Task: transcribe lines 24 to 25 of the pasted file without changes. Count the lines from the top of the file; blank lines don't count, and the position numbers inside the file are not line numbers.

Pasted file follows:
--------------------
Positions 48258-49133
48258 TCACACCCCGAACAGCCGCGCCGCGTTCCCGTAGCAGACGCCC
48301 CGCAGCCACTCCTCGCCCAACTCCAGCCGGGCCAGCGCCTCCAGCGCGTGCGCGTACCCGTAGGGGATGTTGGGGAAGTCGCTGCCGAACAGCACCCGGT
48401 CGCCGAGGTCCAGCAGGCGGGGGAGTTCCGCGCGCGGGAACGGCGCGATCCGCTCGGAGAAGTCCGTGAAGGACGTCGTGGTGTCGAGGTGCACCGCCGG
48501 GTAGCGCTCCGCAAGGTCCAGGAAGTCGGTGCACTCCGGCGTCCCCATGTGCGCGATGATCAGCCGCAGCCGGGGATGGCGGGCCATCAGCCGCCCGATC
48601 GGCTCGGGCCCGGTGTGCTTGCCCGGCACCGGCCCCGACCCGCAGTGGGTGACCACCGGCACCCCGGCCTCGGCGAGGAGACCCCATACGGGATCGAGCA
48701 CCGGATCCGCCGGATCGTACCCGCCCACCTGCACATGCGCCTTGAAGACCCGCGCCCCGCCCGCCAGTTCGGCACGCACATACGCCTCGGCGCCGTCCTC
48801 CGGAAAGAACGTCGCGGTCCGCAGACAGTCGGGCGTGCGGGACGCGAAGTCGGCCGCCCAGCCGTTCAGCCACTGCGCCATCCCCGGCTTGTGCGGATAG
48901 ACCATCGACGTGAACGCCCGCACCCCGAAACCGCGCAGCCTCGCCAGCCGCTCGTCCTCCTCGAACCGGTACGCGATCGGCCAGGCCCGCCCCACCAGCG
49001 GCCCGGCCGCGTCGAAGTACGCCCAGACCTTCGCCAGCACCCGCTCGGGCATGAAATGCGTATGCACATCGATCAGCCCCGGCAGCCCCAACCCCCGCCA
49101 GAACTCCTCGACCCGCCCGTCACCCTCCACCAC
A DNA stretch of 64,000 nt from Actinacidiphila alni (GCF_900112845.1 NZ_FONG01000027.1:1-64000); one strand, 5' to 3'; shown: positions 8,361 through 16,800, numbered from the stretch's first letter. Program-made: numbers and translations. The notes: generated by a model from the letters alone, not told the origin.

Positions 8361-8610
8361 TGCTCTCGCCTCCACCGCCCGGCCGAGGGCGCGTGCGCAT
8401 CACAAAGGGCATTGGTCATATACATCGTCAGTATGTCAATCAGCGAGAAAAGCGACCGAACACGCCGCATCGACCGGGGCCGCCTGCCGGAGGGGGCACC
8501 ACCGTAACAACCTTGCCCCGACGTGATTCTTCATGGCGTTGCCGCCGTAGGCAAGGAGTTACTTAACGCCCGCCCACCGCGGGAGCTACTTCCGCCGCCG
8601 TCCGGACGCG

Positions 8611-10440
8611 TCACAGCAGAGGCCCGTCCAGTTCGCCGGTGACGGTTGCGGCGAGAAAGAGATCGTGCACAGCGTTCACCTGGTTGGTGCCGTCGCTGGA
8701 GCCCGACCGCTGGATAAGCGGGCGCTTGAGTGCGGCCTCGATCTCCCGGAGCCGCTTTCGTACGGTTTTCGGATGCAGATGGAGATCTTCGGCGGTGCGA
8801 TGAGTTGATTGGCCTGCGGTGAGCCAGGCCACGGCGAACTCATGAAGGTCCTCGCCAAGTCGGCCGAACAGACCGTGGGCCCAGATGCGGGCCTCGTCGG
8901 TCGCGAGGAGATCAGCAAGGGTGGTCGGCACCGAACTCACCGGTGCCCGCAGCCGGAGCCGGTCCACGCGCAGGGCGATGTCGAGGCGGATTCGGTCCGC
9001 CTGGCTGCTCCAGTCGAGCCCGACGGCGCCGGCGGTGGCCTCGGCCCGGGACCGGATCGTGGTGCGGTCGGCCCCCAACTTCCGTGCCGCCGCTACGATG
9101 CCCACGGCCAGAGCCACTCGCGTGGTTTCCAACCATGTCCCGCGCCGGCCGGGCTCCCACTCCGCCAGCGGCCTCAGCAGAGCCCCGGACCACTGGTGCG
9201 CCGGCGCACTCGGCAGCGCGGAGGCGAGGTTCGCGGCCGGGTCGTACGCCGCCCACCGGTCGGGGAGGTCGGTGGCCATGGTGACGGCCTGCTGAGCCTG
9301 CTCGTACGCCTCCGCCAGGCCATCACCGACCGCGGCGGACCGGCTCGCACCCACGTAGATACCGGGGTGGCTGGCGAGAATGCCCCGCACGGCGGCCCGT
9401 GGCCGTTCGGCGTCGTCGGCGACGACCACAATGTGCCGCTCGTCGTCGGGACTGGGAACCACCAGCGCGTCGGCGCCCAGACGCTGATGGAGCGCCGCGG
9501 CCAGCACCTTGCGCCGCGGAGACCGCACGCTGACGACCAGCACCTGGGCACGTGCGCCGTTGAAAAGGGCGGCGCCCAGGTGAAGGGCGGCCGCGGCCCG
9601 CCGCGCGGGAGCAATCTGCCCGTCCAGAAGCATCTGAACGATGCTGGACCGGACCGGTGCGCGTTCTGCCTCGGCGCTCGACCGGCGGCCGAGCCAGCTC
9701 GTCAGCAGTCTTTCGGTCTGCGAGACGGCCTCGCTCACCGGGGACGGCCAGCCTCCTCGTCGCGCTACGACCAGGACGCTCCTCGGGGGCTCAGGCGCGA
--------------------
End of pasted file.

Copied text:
9101 CCCACGGCCAGAGCCACTCGCGTGGTTTCCAACCATGTCCCGCGCCGGCCGGGCTCCCACTCCGCCAGCGGCCTCAGCAGAGCCCCGGACCACTGGTGCG
9201 CCGGCGCACTCGGCAGCGCGGAGGCGAGGTTCGCGGCCGGGTCGTACGCCGCCCACCGGTCGGGGAGGTCGGTGGCCATGGTGACGGCCTGCTGAGCCTG